The average Walmart has about 180,000 square feet of flat rooftop space — about the size of three football fields — that could hold enough solar panels to power nearly 200 hundred homes for a year, according to a new report from the environmental advocacy organization PennEnvironment.
“The opportunity that we uncovered through our research is astounding,” said Rachel Vresilovic with PennEnvironment, during a Zoom press conference last week. “The rooftops of America’s big-box stores and shopping centers have the potential to generate nearly 85 terawatt-hours of solar electricity each year. That’s the equivalent of the amount of electricity that would power 8 million homes, or 30,000 typical Walmart stores.”
There are more than 100,000 superstores in the U.S. with about 7.2 billion square feet of rooftop space — the size of El Paso, Texas.
“Our report also shows that Pennsylvania ranks ninth in the country for potential annual solar generation from big-box store rooftops. That means potentially generating enough energy annually to power 297,000 homes,” said Vresilovic.
“The data in our report estimates that Pennsylvania could reduce the state’s global warming pollution by nearly 2 million metric tons of CO2, which is the equivalent of taking 400,000 cars off the road.”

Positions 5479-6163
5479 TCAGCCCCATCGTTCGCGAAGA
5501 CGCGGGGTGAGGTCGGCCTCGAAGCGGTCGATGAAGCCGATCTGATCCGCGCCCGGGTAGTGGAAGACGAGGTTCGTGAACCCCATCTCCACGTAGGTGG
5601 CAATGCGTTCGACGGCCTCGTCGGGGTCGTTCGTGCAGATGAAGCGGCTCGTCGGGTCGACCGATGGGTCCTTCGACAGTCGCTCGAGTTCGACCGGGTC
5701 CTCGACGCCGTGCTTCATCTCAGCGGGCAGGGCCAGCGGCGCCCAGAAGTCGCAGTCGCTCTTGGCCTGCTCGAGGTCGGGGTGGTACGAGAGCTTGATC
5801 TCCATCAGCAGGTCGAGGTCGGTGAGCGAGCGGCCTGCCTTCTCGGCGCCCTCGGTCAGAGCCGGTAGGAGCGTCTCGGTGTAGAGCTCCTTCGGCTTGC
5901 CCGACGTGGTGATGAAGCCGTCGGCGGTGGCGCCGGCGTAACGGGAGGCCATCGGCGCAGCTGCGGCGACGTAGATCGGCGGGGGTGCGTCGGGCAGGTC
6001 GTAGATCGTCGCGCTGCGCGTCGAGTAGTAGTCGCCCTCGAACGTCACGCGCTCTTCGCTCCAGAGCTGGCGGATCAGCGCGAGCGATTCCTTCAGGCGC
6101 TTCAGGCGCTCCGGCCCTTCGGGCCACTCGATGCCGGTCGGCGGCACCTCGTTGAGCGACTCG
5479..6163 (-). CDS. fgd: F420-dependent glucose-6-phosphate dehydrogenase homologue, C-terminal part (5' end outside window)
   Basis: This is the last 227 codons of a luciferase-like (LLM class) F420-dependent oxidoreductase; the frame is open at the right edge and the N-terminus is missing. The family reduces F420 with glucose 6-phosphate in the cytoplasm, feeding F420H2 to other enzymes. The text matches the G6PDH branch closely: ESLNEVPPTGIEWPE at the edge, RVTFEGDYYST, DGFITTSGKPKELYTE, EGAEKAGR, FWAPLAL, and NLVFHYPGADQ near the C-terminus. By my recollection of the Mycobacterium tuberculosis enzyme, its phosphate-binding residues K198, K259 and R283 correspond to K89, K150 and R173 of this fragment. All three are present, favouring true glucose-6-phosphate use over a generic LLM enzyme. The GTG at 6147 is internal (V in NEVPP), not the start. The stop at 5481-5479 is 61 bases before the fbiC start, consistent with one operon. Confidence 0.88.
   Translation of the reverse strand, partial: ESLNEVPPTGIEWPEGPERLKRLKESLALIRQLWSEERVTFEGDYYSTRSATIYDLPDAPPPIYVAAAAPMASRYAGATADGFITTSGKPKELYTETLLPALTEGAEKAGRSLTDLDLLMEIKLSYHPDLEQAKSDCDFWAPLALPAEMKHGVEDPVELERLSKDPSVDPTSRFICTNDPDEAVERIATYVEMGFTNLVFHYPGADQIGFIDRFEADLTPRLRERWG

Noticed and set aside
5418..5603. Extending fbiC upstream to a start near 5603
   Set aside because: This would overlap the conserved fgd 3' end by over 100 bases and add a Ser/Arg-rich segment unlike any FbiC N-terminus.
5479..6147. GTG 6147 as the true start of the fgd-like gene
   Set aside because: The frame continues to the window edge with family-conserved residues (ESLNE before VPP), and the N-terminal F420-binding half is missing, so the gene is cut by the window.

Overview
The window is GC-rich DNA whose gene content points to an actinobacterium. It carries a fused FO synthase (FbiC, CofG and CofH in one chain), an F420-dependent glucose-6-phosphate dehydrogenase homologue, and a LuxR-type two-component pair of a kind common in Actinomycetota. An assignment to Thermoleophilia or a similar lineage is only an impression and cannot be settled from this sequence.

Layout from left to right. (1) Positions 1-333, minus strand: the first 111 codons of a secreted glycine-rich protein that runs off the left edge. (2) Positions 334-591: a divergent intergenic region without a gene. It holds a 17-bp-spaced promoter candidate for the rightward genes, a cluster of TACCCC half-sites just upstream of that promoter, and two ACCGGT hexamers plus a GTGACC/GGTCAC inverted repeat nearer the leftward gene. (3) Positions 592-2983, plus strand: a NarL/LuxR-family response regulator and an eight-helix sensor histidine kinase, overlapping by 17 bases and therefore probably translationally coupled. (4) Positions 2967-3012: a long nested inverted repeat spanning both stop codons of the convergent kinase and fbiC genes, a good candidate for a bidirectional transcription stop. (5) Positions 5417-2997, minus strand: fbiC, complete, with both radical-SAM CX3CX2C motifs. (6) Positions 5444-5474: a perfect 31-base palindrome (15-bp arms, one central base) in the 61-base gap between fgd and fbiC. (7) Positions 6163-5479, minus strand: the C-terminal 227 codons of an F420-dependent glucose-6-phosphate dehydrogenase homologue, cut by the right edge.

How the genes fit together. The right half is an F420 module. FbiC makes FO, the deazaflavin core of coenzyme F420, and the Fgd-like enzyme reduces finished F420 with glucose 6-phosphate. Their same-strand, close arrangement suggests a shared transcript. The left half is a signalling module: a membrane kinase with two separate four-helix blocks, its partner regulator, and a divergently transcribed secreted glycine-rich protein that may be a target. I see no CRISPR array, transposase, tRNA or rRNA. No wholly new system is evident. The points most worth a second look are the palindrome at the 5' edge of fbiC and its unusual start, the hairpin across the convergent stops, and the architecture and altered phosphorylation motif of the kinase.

Chester County Commissioner Marian Moskowitz also spoke in favor of the concept.
“We know that solar energy is not only a good way to reduce fossil fuel consumption, it’s a smart business decision,” said Moskowitz. “It gives our businesses the ability to lower their energy bills and hedge against unpredictable rising energy prices. Big-box stores use massive amounts of electricity, accounting for 5 percent of the U.S. total. These chains could reduce the overall demand for electricity in the country if they generated their own power.”
This isn’t a new idea. According to the Solar Energy Industries Association, the four companies with the most solar panels installed as of 2019 — Apple, Amazon, Walmart and Target — had solar installations totaling almost 1.4 gigawatts of capacity in that year.
“Right now, thousands of big-box stores and parking lots have no solar panels installed,” noted Vresilovic. “We’re missing out on a great opportunity to produce clean renewable energy right here in Pennsylvania, and that needs to change now.”